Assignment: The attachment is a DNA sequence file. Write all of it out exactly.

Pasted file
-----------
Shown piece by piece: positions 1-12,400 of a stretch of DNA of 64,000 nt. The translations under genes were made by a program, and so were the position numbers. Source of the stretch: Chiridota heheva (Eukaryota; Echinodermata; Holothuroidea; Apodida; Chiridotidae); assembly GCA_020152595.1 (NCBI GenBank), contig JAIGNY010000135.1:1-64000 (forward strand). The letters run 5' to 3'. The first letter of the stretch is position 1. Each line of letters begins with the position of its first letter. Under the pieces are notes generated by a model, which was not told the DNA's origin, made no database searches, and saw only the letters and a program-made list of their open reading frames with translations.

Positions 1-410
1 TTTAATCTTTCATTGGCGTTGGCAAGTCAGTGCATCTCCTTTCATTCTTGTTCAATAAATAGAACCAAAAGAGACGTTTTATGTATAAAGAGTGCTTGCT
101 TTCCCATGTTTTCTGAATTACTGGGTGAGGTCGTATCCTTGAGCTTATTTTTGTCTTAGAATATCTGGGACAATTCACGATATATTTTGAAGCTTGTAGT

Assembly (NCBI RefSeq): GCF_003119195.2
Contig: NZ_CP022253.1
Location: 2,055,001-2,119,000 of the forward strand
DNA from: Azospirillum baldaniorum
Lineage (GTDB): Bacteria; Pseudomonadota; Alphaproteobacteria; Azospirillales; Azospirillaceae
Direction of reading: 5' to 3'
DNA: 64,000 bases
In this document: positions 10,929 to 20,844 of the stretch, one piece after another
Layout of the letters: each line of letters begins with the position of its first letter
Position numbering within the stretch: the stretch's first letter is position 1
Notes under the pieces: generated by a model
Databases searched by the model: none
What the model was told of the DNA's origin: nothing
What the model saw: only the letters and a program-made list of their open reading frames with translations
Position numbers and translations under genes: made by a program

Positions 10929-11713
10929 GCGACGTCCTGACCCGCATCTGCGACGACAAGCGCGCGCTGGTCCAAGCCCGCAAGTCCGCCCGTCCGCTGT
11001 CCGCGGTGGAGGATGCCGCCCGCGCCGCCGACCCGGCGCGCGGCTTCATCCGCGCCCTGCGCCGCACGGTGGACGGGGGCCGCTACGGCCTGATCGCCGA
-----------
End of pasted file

Shown piece by piece: positions 1-12,400 of a stretch of DNA of 64,000 nt. The translations under genes were made by a program, and so were the position numbers. Source of the stretch: Chiridota heheva (Eukaryota; Echinodermata; Holothuroidea; Apodida; Chiridotidae); assembly GCA_020152595.1 (NCBI GenBank), contig JAIGNY010000135.1:1-64000 (forward strand). The letters run 5' to 3'. The first letter of the stretch is position 1. Each line of letters begins with the position of its first letter. Under the pieces are notes generated by a model, which was not told the DNA's origin, made no database searches, and saw only the letters and a program-made list of their open reading frames with translations.

Positions 1-410
1 TTTAATCTTTCATTGGCGTTGGCAAGTCAGTGCATCTCCTTTCATTCTTGTTCAATAAATAGAACCAAAAGAGACGTTTTATGTATAAAGAGTGCTTGCT
101 TTCCCATGTTTTCTGAATTACTGGGTGAGGTCGTATCCTTGAGCTTATTTTTGTCTTAGAATATCTGGGACAATTCACGATATATTTTGAAGCTTGTAGT

Assembly (NCBI RefSeq): GCF_003119195.2
Contig: NZ_CP022253.1
Location: 2,055,001-2,119,000 of the forward strand
DNA from: Azospirillum baldaniorum
Lineage (GTDB): Bacteria; Pseudomonadota; Alphaproteobacteria; Azospirillales; Azospirillaceae
Direction of reading: 5' to 3'
DNA: 64,000 bases
In this document: positions 10,929 to 20,844 of the stretch, one piece after another
Layout of the letters: each line of letters begins with the position of its first letter
Position numbering within the stretch: the stretch's first letter is position 1
Notes under the pieces: generated by a model
Databases searched by the model: none
What the model was told of the DNA's origin: nothing
What the model saw: only the letters and a program-made list of their open reading frames with translations
Position numbers and translations under genes: made by a program

Positions 10929-11713
10929 GCGACGTCCTGACCCGCATCTGCGACGACAAGCGCGCGCTGGTCCAAGCCCGCAAGTCCGCCCGTCCGCTGT
11001 CCGCGGTGGAGGATGCCGCCCGCGCCGCCGACCCGGCGCGCGGCTTCATCCGCGCCCTGCGCCGCACGGTGGACGGGGGCCGCTACGGCCTGATCGCCGA